The Golfer Who Was Punished By the Military for Winning a Tournament

In 1945, British pro golfer Charlie Ward won a tournament. And for his efforts, he was punished by the Royal Air Force.

Ward was a prominent golfer in the 1940s and 1950s, one whose professional career began in the 1930s. In fact, he won his first significant pro title in 1934. But like most of the best British golfers of his time and his age, he served in the armed forces once World War II arrived. Ward joined the RAF.

Fast forward to 1945, and VE Day — Victory in Europe Day — has passed, the Allies having defeated the Nazis and the rest of the Axis. Some of Ward's pro golfer colleagues are already out of the service. The golf world is on the road to normalcy again.

The British PGA decides it is time to bring back professional tournament golf. And the first post-VE Day tournament? The Daily Mail Victory Tournament is scheduled for September at The Old Course at St. Andrews.

Ward is still in the RAF, and still stationed at an RAF camp in Wallingford, England. But as a golfer of some prominence pre-war, he gets permission from his superiors to travel to Scotland and play in the Daily Mail Victory Tournament.

And guess what? Ward wound up winning that tournament. He beat Max Faulkner by one stroke with a score of 298 — the highest winning score in the Daily Mail Tournament since 1922. But give the guys a break. They were just getting back to tournament play after a world-historical conflagration.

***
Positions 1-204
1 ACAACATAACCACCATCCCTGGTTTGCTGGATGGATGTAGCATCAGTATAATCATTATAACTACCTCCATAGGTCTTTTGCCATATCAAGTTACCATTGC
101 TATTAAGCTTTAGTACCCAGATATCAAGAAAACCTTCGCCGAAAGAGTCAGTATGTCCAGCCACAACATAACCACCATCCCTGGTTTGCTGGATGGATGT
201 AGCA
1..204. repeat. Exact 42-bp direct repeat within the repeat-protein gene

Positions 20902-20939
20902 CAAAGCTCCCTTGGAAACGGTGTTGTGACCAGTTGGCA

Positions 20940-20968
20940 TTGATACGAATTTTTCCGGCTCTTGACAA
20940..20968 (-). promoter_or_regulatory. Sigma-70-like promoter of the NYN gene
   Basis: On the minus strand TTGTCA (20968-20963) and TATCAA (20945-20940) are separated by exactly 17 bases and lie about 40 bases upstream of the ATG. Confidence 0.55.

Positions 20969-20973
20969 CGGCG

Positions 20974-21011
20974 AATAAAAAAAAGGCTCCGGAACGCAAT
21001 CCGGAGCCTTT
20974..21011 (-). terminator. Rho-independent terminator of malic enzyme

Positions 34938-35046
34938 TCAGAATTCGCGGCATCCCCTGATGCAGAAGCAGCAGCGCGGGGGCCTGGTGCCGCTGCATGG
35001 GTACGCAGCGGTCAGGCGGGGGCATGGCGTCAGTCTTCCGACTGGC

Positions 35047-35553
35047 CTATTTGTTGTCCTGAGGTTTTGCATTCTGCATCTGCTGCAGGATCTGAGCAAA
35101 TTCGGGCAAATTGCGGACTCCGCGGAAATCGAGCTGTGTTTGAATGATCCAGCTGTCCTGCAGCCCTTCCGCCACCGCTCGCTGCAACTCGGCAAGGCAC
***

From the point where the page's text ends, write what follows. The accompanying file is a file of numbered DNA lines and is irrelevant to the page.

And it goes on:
Ward had been given by his superiors a time he had to back at his RAF base following the tournament's conclusion. But after winning, he went through the trophy ceremony and various other gladhanding duties. And he got a late start back.

When his train finally delivered him back to the RAF camp in Wallingford, there was a problem: He was late. And in the military, lateness is not something taken lightly.

What did the RAF do? As punishment, they confined Ward to his barracks. And that is how Charlie Ward became the only golfer punished by the military for winning a pro golf tournament.

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